The original plan had been to tear it down and sell it for scrap once the smelter project was completed. Instead she proposed it be repurposed as a community college campus and small business incubator. Her ambition was to grow the economic, educational and self-governance skills of the black population so they could flourish in the new South Africa, thereby ensuring a peaceful and prosperous transition for all.

Members of the local community were given extensive training in re-purposing the buildings as schools in communities that had no school facilities, earning construction worker Zululand-mapqualifications in the process.

The high profile nature of the project attracted participation from a “United Nations of NGOs” working throughout Zululand, many of whom eventually established permanent offices onsite in an NGO-filled office park. Ultimately, the management of the camp was turned over to a locally established non-profit governing entity that has continued to manage it as a community resource and has rented space to a wide variety of NGOs and businesses to ensure its long-term viability.

One can readily see Annalie Killian’s ambitious way of working on “wholeness.” In South Africa, she helped BHP Billiton change itself and the world by seeing itself as helping a new nation as it came into existence; and in the process, confront and transform the unconscious patterns that had helped to disenfranchise the majority of its countrymen. Her ideas allowed the company and the community to use building a new plant as an opportunity to help build a new nation.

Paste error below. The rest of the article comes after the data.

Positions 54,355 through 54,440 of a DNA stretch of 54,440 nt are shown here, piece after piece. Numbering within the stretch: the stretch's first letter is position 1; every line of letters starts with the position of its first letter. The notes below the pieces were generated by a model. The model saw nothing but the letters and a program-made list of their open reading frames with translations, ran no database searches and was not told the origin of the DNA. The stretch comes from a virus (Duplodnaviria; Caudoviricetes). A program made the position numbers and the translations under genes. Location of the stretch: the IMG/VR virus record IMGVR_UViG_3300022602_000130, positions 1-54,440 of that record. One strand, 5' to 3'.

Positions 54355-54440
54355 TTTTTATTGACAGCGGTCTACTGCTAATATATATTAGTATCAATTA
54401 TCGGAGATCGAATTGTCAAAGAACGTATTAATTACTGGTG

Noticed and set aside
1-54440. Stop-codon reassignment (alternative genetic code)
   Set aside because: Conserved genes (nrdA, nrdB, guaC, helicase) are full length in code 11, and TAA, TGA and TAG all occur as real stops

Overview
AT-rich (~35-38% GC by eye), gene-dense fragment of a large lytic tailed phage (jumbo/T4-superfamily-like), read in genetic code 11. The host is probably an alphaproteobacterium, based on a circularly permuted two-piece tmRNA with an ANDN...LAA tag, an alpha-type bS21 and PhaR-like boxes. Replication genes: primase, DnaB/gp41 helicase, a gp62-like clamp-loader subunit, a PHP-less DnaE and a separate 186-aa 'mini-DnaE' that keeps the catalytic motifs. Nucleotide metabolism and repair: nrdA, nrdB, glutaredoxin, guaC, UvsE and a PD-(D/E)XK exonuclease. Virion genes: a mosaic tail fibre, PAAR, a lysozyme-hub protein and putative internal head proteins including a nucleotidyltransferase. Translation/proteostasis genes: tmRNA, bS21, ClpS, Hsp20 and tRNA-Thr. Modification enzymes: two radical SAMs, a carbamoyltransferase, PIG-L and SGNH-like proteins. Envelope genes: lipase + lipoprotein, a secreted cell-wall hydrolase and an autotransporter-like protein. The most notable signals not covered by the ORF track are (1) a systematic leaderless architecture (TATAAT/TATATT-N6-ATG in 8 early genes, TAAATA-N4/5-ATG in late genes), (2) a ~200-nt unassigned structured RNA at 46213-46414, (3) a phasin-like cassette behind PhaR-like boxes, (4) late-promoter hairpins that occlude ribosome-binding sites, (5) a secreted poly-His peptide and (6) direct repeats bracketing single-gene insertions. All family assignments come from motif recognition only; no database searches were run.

Read more of Annalie’s story (and other Game Changing Entrepreneurs) in Game Changing Entrepreneurs: Four Innovation Archetypes for Founders, Leaders and Impact Investors, (July 2014 Jossey Bass). Sign up for notice and take the quiz at www.ResponsibleTrep.com. As a member, you can also watch video interviews with Game Changing Entrepreneurs and buy courses so they can teach you how to take on such challenges and make that difference.

The opinions, beliefs and viewpoints expressed by CSRwire contributors do not necessarily reflect the opinions, beliefs and viewpoints of CSRwire.